Rabbi Yitzchok Etshalom
Talmud Torah 6:7
7. When the *Hakham* enters, everyone who is within 4 Amot of him
stands in his presence. One may sit or stand until he enters and
sits in his place. Regarding the sons of *Hakhamim* and *Talmidei
Hakhamim* (lit. "students of *Hakhamim*") - if the public has
need of them, they jump over the heads of the people and enter to
get to their place. It is not praiseworthy for *Talmidei
Hakhamim* to enter at the end. If he went out by necessity, he
returns to his place. Regarding the sons of *Hakhamim*; if they
are capable of listening [to the lesson], they turn their faces
towards their fathers; if they are incapable of listening, they
turn their faces towards the people.
Q1: Again, we have the "4 Amot rule" - why the repetition?
YE: See answer to Q2 above.
Q2: How are *Talmidei Hakhamim* defined here?
YE: Here, they must be understood as direct students of the
*Hakham* in question (parallel to his sons).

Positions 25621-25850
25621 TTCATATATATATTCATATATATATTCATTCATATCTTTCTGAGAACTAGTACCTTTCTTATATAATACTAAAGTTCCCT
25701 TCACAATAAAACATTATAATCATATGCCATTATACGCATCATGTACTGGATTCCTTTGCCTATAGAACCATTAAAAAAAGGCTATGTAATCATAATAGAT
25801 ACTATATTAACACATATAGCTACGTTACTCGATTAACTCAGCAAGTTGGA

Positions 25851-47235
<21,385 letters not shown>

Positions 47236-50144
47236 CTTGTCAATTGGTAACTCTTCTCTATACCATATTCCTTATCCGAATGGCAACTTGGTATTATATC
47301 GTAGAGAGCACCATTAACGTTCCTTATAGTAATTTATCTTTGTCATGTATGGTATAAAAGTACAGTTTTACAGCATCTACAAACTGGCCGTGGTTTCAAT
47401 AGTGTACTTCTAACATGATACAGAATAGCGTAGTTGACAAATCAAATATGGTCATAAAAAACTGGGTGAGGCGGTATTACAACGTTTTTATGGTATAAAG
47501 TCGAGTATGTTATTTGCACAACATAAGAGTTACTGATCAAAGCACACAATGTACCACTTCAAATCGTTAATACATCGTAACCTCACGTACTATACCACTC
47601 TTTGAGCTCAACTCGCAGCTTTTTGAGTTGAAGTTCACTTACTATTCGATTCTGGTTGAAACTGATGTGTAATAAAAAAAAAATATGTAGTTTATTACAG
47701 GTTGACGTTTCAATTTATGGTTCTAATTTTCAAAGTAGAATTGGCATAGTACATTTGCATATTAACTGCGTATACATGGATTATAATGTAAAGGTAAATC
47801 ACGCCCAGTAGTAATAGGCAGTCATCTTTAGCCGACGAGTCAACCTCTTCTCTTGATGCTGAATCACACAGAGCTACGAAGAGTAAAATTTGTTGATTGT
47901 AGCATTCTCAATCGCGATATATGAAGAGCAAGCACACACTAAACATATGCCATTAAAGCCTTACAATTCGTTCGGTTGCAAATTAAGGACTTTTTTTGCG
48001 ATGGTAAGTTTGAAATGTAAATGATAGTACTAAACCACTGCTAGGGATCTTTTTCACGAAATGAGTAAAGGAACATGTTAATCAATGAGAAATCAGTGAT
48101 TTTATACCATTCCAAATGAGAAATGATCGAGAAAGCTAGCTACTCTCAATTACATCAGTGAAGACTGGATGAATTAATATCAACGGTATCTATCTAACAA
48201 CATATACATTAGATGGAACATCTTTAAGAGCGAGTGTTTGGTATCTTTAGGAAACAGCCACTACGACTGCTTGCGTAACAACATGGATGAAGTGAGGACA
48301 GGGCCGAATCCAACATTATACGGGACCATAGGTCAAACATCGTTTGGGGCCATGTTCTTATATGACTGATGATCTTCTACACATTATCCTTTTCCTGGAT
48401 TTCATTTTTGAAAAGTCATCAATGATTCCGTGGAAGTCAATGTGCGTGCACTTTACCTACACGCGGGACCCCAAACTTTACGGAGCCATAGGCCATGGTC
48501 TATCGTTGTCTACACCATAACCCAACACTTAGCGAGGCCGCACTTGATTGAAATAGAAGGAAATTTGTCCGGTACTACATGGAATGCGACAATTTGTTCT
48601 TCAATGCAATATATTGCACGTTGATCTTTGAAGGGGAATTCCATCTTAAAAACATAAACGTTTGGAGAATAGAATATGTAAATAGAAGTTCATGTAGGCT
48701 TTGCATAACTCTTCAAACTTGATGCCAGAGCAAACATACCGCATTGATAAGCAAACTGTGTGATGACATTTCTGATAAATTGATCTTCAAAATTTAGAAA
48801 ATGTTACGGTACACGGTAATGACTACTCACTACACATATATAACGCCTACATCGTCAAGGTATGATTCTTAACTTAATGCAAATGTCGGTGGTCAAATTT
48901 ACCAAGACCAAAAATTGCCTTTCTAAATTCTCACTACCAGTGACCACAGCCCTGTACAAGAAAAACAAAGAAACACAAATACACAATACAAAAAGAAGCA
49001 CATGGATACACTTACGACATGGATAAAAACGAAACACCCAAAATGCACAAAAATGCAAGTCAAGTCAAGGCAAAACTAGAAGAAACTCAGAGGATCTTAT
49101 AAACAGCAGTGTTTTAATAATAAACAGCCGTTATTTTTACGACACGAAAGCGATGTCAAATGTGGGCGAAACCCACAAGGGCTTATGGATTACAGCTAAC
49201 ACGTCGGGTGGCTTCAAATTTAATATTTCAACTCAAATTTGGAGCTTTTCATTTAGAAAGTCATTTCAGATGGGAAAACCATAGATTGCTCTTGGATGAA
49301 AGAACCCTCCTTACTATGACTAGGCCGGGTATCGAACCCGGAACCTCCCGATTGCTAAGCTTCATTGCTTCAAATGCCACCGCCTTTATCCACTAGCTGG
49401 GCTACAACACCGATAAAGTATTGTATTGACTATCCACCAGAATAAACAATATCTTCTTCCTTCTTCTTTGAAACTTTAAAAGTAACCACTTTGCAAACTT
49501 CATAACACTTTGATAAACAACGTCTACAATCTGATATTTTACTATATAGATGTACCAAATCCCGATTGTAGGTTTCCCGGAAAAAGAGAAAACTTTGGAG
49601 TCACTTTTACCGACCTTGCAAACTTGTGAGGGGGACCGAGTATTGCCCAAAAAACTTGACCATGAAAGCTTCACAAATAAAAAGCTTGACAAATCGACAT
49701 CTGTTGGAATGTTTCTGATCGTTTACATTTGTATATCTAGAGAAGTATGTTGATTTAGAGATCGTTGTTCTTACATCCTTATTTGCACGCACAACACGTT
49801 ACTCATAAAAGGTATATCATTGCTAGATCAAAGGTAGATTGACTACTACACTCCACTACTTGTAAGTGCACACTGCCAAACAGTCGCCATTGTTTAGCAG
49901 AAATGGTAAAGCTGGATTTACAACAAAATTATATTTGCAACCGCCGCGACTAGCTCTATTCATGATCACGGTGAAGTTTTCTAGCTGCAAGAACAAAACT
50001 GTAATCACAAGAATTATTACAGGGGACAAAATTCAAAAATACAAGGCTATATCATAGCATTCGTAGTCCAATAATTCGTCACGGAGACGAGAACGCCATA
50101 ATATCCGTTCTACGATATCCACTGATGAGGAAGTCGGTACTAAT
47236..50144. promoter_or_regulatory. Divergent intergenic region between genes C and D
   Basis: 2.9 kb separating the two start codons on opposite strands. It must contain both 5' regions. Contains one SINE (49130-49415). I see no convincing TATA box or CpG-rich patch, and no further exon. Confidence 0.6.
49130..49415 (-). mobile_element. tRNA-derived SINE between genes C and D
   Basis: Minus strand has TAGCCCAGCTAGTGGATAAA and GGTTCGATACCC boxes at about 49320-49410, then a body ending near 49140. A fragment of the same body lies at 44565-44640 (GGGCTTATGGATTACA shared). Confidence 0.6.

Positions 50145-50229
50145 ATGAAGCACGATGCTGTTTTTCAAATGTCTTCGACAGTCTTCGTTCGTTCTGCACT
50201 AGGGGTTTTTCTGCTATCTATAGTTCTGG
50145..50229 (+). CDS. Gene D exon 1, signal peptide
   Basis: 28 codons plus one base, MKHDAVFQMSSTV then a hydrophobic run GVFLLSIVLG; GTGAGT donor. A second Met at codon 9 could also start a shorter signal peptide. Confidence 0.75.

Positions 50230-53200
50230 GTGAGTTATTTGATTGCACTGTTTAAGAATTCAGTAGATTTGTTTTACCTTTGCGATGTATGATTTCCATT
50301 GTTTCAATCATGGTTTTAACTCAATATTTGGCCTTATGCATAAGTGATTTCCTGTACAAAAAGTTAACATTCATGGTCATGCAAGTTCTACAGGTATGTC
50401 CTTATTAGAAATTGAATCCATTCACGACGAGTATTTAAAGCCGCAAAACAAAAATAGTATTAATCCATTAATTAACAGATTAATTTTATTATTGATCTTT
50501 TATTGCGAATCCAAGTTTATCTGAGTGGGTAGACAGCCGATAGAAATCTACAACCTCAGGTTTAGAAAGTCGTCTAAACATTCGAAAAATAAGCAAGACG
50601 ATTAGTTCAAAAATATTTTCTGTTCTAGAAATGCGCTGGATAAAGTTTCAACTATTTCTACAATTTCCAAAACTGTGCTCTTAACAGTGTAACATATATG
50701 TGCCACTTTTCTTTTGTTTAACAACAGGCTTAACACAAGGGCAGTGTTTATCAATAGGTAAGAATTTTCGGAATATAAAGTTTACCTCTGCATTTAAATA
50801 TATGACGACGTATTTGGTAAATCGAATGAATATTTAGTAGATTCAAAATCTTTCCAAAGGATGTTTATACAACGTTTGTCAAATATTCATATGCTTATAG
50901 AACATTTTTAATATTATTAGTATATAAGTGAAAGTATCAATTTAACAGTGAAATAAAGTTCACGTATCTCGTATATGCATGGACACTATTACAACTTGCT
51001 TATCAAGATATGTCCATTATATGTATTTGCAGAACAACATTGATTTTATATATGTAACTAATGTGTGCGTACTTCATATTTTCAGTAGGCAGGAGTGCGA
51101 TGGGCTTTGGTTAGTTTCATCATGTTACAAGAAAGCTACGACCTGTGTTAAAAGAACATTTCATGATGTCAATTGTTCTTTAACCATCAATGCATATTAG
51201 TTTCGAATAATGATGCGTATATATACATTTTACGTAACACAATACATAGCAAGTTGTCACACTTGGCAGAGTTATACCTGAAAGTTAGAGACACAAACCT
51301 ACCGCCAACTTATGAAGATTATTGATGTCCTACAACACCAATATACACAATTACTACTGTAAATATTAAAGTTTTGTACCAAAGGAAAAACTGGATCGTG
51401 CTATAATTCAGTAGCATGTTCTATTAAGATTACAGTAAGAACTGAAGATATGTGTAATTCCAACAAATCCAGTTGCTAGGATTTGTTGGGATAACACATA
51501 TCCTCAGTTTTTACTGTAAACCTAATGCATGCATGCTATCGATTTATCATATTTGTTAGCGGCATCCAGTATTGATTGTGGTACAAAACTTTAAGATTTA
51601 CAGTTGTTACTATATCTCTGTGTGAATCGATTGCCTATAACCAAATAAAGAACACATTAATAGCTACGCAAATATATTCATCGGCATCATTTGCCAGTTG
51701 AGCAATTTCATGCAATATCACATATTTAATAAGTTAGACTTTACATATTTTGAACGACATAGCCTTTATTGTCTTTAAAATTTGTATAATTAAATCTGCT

Q3: Why are the sons of *Hakhamim* accorded any special
YE: According to Rashi (BT Horayot 13b s.v. Senifin) it is a form
of honor for their fathers.
Q4: What sort of need would the public have for the sons of
YE: The simplest understanding would be that their input is
needed for the session of the Beit-Din. Alternatively, they could
be physically assisting their fathers/teachers.
Q5: For what sort of need do they leave that they may return to
YE: From the *sugya* in Horayot, it is the "call of nature".
Q6: What value is there to have the sons of the *Hakhamim* to
sit facing the people?
YE: They are considered "snifin" (branches) of the father - it
may also be a way of admitting that this child is not a member of
the "listening/learning" audience, rather is only there as a form
of honor to his father.
Rambam, Copyright (c) 1999 Project